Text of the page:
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Stephen Cornish is executive director of Médecins Sans Frontières/Doctors Without Borders Canada.


Of the 92 people pulled from a small inflatable boat on the Mediterranean sea by a Doctors Without Borders team one day last month, one was an eight-months-pregnant woman named Sandra who was fleeing the violence in Libya. "It is risky for women to travel, but they do what they do because they are not safe where they are," she said. "We take the risk of entering this water to look for a better life."

Sandra is just one of millions of people around the world who have left their home countries in search of a safer, better life. She is among the luckier ones. On the Mediterranean so far this year, more than 1,800 migrants have died. In Central America, thousands of migrants are killed each year, and many more are raped, robbed or assaulted. A vessel filled with starving Rohingya Muslims fleeing persecution in Myanmar made headlines recently when it was trapped at sea; on land, Malaysian authorities revealed mass graves where the remains of other migrants were buried.

These tragedies expose the appalling human consequences of our approach to migration. Much of the reaction suggests we are unwilling to accept the idea that someone in search of a better life deserves to die on the way. And yet that sense of moral indignation seems strangely lacking when it comes to the conditions that drive migrants to make such dangerous journeys in the first place, or of the heavy-handed treatment they receive at our borders. We seem to recoil at the thought of people being left to drown in the Mediterranean, but seem less concerned if they drown in the hopelessness and despair of a life sentence in a refugee camp, despite international obligations to care for and resettle those who have been displaced by conflicts.

Our policies on migration, and our overall understanding of the issue, clearly need a rethink. The people who undertake these harrowing journeys are human beings fleeing miserable situations. Some are economic migrants seeking real futures for their children, while others are refugees trying desperately to escape violence and misery. They come from failed states, or countries ripped apart by war or by violence, such as Somalia, Libya or Mexico. (The number of deaths caused directly by armed violence in Mexico last year was 15,000, the third-highest in the world after Syria and Iraq.)

Their plight is a humanitarian crisis that should have no place in our globalized and interconnected world. By viewing migration solely through a macro-economic or political lens, we are losing sight of the individuals who are risking their lives to escape persecution, misery and violence. Instead of empathy, we offer obstacles and brute force. To stop the drownings at sea, Europe discusses blowing up smugglers' boats. To stem the migrant flow on the roads north through Mexico, U.S. pressure led to detentions and forcible clearing of rail lines. This despite all the evidence that repressive policies and bigger barriers do not deter migrant activity, but push it farther underground and into the control of violent criminals.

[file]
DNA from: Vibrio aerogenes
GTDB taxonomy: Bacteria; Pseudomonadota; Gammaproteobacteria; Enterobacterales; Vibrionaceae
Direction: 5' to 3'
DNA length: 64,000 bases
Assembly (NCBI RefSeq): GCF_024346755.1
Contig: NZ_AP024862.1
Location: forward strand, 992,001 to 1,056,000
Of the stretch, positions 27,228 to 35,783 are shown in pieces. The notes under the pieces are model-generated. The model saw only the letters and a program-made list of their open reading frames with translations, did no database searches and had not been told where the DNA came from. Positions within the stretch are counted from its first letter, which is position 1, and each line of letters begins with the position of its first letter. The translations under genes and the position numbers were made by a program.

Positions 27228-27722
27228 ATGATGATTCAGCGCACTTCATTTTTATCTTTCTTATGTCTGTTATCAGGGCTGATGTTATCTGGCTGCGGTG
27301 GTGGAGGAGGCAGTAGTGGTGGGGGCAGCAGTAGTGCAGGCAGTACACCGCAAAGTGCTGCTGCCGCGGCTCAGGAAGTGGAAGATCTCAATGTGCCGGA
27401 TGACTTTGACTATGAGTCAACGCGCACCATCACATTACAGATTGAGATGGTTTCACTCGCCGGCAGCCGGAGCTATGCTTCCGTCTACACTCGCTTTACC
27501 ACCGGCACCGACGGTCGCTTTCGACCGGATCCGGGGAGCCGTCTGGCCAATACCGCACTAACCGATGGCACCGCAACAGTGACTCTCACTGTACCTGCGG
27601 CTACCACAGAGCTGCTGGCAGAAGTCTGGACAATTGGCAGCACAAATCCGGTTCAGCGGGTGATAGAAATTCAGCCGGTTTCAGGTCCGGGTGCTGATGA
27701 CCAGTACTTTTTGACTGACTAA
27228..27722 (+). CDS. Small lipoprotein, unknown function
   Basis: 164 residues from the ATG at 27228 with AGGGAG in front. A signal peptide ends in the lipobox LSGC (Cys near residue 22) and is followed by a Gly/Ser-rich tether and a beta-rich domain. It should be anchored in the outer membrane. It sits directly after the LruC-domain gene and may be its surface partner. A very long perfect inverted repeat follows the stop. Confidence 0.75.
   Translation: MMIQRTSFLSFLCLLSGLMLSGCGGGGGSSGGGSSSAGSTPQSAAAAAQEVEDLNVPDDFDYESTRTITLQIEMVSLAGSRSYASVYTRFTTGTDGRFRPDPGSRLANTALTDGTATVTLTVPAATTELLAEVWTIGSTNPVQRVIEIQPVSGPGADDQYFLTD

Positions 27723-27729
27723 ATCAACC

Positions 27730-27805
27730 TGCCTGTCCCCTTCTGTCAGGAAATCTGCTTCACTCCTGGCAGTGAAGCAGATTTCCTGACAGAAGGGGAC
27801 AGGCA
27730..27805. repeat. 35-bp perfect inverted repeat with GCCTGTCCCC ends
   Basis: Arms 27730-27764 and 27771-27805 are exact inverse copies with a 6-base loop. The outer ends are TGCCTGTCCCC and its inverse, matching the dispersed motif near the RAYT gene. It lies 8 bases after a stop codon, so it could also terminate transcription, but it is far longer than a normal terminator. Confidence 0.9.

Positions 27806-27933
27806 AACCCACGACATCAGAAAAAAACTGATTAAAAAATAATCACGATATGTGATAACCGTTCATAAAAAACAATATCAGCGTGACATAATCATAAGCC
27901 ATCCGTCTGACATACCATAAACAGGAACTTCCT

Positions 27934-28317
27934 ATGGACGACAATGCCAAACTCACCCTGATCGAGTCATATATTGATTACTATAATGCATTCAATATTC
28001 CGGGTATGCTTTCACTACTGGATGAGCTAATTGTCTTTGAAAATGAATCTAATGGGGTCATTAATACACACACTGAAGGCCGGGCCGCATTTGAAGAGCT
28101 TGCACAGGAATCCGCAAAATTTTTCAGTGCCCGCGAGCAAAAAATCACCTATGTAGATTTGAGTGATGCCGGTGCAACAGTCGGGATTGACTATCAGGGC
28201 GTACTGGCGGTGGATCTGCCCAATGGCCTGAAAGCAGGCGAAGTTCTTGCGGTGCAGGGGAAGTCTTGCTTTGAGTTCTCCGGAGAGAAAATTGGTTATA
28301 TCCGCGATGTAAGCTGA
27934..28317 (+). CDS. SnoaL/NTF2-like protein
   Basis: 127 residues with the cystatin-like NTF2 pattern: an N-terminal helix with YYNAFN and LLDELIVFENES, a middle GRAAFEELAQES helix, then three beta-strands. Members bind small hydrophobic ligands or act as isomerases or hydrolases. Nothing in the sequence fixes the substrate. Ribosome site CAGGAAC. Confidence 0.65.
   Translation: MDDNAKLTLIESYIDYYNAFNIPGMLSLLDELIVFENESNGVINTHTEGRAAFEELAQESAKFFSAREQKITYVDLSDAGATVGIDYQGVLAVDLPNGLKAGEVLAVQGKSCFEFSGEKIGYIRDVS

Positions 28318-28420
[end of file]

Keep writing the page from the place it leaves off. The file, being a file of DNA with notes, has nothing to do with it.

For many in Canada, it is easy to assume these issues exist only in other countries. We do not have boatloads of people perishing off our shores, nor do we wrestle with hundreds of thousands of undocumented migrants crossing our southern border every year. We feel that we are a welcoming country, our doors open to the world.

But Canadians must reflect upon our role in the migrant tragedies. As a free-trade partner with Mexico, we are happy to let goods flow between our countries to create more wealth – but we rarely consider the movement of people in that system. Those who arrive here for non-economic reasons, such as fleeing persecution and war, are often treated harshly and with little care for their well-being. And when we face the mass arrival of refugees on our shores (as in 2010, when the MV Sun Sea appeared off the coast of British Columbia carrying hundreds of Sri Lankan Tamils) we have not always responded with openness.

Doctors Without Borders works in many countries where migrants start their journeys. We operate in refugee and displacement camps where people are forced to shelter due to war, conflict and violence, and we see first-hand the squalor, despair and hopelessness of life in such places. Many of our patients suffer from deprivation or assault while trying to move toward better lives.

We do not have all the answers, but we are part of a global system that we can see is failing large numbers of people seeking to live free from violence, poverty and misery. That is why we launched our first maritime medical operations on the Mediterranean in the spring, to remind everyone that migrants' health and human needs are just as important as those of everyone else.

One of the physicians aboard our search-and-rescue boat is Simon Bryant, a physician from Canmore, Alta. In a recent dispatch, he explained why he wanted to help those struggling to reach Europe: "It's not about simply rescuing them from dehydration, hypothermia and drowning, but sharing one's humanity. Giving a damn. About a couple of young men in our clinic, quietly weeping, telling a tale I can't imagine living."

Thousands are dying at sea, in detention and on the way to what they hope are better lives. They are people struggling to develop futures for themselves and for their children, and they deserve more than our empathy, understanding and compassion. They also deserve – and need – a helping hand along the way, and a far more humane welcome than our global world has so far been able to muster.